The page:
Gender vs. Level of Cardiovascular Fitness

Women and men vary in their cardiovascular fitness abilities. Women are limited in fitness, as compared to males, in their anatomy and physiology. Gender differences regarding heart size and function and lung function produce varying levels of cardiovascular fitness. These differences mean a lower maximum heart rate and overall lower maximum work capacity 4.

Heart Rate

Women are not able to achieve as high a heart rate as a man. This limits a woman's cardiovascular fitness. According to a study published in "Circulation" in June 2010, the current age-predicted maximum heart rate equation overestimates a woman's heart rate, when testing the heart rate response of 5,437 women 34. A lower maximum heart rate means a lower level of cardiovascular fitness 4. A man can use the equation of 220 minus age, for age-predicted heart rate. However, a woman must use the equation 206 minus (0.88 times age) for her maximum heart rate 4.

VO2 Max

VO2 max is a measurement of the maximum amount of oxygen your heart and lungs can deliver to your working muscles. It is the best way to judge a person's cardiovascular fitness. For men and women, VO2 max differs. Absolute VO2 max is, on average, 40 percent greater in a man than a woman, according to the book "Exercise Physiology" by Brooks, Fahey and Baldwin. Even when measuring relative difference, when taking into account body weight, men have a 20-percent greater VO2 max.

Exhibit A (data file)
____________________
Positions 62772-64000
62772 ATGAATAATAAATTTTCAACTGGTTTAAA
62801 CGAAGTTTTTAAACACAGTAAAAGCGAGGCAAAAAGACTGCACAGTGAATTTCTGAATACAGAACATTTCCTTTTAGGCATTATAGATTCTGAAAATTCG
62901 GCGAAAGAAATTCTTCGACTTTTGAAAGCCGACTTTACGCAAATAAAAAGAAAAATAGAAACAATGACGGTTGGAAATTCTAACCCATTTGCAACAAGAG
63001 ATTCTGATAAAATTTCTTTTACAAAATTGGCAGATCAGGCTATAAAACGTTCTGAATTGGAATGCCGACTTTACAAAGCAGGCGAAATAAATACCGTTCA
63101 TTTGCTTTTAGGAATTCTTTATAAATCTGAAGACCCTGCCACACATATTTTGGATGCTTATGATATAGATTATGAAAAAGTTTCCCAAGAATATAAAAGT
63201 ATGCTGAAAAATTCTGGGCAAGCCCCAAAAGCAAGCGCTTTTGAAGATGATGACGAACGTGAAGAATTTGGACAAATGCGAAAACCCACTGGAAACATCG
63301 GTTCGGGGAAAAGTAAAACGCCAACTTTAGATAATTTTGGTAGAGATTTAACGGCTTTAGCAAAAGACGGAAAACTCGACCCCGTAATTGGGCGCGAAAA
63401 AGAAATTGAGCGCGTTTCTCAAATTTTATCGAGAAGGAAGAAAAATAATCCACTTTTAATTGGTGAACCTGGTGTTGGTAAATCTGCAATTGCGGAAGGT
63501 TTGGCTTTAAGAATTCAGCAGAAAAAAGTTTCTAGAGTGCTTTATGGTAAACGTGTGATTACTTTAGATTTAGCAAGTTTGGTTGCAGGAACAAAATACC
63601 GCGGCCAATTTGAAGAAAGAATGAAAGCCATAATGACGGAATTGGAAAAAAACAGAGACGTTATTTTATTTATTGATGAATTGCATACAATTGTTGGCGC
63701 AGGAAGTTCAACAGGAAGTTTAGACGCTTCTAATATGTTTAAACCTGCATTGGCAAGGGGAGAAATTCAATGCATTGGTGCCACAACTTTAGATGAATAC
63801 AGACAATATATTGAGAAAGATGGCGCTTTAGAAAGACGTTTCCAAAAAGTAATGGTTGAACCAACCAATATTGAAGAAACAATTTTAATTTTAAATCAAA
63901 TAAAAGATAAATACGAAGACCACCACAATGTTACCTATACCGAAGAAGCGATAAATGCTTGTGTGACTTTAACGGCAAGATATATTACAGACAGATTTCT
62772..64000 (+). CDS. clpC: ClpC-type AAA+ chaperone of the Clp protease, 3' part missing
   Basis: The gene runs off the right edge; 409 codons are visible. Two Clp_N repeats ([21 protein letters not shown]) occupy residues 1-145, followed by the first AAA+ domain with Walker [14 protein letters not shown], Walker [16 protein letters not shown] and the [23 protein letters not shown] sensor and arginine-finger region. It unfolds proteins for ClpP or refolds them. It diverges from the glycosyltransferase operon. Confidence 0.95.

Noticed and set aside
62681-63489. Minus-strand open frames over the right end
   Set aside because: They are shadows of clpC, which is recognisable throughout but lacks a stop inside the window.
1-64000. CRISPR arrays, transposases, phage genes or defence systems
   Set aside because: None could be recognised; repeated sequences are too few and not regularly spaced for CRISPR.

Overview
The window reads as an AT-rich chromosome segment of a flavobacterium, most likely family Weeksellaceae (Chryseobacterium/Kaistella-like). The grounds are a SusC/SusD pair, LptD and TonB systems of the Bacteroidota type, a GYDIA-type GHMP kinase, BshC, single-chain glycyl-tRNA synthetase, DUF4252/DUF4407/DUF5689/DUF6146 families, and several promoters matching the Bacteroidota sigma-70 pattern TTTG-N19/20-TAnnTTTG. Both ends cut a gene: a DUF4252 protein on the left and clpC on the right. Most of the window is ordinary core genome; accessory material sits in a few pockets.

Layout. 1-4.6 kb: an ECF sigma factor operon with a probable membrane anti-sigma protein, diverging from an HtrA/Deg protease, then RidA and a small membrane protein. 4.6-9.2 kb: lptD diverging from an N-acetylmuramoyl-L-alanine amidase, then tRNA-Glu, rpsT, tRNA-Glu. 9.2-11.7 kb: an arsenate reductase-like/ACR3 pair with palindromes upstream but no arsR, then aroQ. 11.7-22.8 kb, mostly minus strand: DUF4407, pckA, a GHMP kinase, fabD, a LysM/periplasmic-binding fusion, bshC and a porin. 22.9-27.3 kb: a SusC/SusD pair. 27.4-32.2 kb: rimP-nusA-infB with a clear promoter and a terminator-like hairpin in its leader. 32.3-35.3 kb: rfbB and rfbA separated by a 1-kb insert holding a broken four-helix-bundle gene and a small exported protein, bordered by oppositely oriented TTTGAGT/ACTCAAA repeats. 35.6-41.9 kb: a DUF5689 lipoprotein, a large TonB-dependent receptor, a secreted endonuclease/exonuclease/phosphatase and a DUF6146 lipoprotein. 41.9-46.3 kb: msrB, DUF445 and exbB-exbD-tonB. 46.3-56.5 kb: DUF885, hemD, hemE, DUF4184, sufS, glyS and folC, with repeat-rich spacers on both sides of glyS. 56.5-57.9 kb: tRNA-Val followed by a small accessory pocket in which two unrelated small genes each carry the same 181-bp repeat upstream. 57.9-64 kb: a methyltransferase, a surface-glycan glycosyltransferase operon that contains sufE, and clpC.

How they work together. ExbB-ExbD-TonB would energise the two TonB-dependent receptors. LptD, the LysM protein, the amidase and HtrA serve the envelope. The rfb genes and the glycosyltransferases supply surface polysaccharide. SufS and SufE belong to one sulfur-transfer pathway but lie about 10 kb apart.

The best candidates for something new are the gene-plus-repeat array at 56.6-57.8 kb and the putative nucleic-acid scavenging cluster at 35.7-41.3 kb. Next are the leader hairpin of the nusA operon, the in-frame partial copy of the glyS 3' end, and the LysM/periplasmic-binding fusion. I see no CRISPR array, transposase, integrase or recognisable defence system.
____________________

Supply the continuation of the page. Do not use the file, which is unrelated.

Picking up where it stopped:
The size of the heart is one compelling difference between genders. Men have a larger heart than women do, according to "Exercise Physiology." In general, the size of the male left ventricle is larger than a woman's. This means that a man's heart is capable of holding and pumping more blood per beat than a woman's. The ability to pump a larger amount of blood makes it possible to deliver more oxygen and thus produce a larger amount of energy. This difference may account for the disparity in VO2 max between a male and female.


Gender affects respiratory capabilities 5. In general, women have a smaller lung capacity not just because of the size of their lungs and torso, but also because of certain hormones. Estrogen and progesterone, found in larger amounts in women, can reduce ventilation and function, specifically during exercise, according to a review published in "Respiratory Physiology and Neurobiology" in October 2005 5.